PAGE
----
The legacy of their generation is obscene. Among Sub-Saharan Africa’s 590 million people, almost half live on less than one dollar a day and lack safe drinking water. More than one-third have no health care. Tuberculosis, malaria, hepatitis, and AIDS run rampant, and preventive measures are minimal. Nearly half the adult population is illiterate, and worker productivity in most countries is among the lowest anywhere. Africa’s aggregate per capita income is lower than that of any region but south Asia. In fact, under the last generation of rulers, the continent grew poorer with every passing decade. Even if Africa’s aggregate growth doubles over the next nine years, its per capita income in 2006 would still be five percent lower than it was in 1974.

Africa’s new leaders aspire to reverse this decline — to establish what Oxfam calls “new political systems of responsive and accountable government.” Interestingly, while all four members of the bloc share this goal, Eritrea and Rwanda have been particularly suspicious of foreign nongovernmental organizations. Neither country is a beggar. In 1996 Rwanda expelled many NGOs, accusing them of aiding rebels. Eritrea accuses NGOs of perpetuating their own existence by creating aid-dependency among its people. In 1996 Eritrea ended food relief programs, and in 1997 it suspended all other activities of NGOS in the country, allowing them to fund, but not operate, health and education projects.

The bloc’s four countries encourage development through investment and work rather than through foreign aid. With the exception of Rwanda, whose economy continues to plummet due to the civil war, these countries have seen their economies grow. Ethiopia experienced a 3.4 percent average annual increase in GDP in this decade. Uganda did even better, averaging 6.9 percent growth during the same period, rising to 10 percent in the past two years. This prosperity follows efforts, especially in Uganda, supported by the World Bank and others, to stabilize currencies, sell state-owned enterprises, reduce government budgets, and create a stable business climate designed to attract private capital. Pursuing similar policies, Eritrea has seen recent annual growth of almost 8 percent.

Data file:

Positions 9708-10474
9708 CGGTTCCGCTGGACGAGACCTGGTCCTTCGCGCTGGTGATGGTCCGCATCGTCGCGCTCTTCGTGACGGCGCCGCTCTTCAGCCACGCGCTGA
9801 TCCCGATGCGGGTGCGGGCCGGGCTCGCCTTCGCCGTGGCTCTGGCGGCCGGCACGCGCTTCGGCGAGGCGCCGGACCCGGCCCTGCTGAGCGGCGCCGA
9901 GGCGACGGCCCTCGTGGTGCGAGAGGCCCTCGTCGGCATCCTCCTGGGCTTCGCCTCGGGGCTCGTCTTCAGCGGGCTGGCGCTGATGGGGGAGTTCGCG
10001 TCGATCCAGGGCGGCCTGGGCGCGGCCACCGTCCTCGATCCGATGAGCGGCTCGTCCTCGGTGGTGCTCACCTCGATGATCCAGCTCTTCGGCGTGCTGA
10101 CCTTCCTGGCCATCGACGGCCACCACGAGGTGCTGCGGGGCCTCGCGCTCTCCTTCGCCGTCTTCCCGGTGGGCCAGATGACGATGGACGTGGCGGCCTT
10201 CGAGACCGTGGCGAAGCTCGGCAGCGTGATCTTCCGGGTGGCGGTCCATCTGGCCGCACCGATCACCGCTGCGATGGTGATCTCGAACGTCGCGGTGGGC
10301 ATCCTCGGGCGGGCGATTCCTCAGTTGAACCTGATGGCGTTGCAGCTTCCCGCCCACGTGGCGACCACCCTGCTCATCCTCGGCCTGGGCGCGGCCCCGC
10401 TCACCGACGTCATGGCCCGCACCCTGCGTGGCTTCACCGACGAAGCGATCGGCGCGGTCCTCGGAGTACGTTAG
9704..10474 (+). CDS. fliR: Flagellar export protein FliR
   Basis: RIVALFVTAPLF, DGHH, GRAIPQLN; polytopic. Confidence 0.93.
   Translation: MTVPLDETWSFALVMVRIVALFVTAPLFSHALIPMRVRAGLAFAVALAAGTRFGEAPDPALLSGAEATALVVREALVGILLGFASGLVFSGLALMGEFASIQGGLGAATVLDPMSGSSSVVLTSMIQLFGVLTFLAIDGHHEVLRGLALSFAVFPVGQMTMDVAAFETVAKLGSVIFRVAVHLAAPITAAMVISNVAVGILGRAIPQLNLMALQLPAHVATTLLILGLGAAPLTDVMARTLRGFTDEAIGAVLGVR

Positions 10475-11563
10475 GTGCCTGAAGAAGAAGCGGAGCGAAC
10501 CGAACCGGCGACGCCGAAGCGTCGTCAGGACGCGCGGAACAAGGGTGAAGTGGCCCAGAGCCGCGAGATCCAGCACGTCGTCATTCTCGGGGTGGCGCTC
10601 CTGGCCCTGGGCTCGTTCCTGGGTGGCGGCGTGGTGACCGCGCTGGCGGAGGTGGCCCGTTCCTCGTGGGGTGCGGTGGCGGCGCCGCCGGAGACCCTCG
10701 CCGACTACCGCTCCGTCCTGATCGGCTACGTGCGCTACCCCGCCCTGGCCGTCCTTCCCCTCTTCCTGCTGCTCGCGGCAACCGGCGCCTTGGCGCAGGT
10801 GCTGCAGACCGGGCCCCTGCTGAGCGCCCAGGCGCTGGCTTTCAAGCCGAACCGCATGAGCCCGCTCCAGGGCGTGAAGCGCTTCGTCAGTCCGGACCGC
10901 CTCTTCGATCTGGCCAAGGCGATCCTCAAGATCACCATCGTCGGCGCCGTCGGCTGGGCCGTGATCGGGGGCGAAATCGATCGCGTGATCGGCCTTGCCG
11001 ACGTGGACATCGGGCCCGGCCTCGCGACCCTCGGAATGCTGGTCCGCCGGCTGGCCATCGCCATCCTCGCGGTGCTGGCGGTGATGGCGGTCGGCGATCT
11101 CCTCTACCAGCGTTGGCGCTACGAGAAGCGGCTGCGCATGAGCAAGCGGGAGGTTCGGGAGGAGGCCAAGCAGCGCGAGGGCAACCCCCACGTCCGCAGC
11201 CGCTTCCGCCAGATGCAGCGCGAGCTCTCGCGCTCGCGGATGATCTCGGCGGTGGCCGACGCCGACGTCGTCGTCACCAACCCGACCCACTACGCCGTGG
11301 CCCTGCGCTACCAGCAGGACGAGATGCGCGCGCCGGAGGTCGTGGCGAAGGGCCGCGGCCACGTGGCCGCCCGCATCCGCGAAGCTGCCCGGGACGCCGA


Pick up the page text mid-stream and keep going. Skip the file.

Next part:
Sub-Saharan Africa now receives only five percent of all direct foreign investment flowing to developing countries. About half of that goes to Nigeria, mainly to extract oil. Nonetheless, South Africa, the Ivory Coast, and Ghana are attracting new investors, and countries like Senegal and Mozambique are trying to. Private capital alone, however, will not eliminate poverty. Oxfam and many other groups urge the World Bank and other Western institutions to use their funds to encourage economic equality, improve health and education, and develop agricultural and other projects that are self-sustaining in the long term.

Economic development should not distract attention from human rights abuses like the Congo’s recent massacres. These events, however, should not be seen through an historical lens. Looking at events over time, everyone emerges sullied, including members of the international community. Rwanda’s genocide began in April 1994. United Nations peacekeepers were already there, but their force structure and mandate were too feeble to stop the bloodletting. France deployed troops in Rwanda once the genocide was under way, but they set up a safe haven that protected many war criminals. The U.N. Security Council approved France’s establishment of a sanctuary. Oxfam and U.N. relief agencies also played host to killers in refugee camps in eastern Zaire.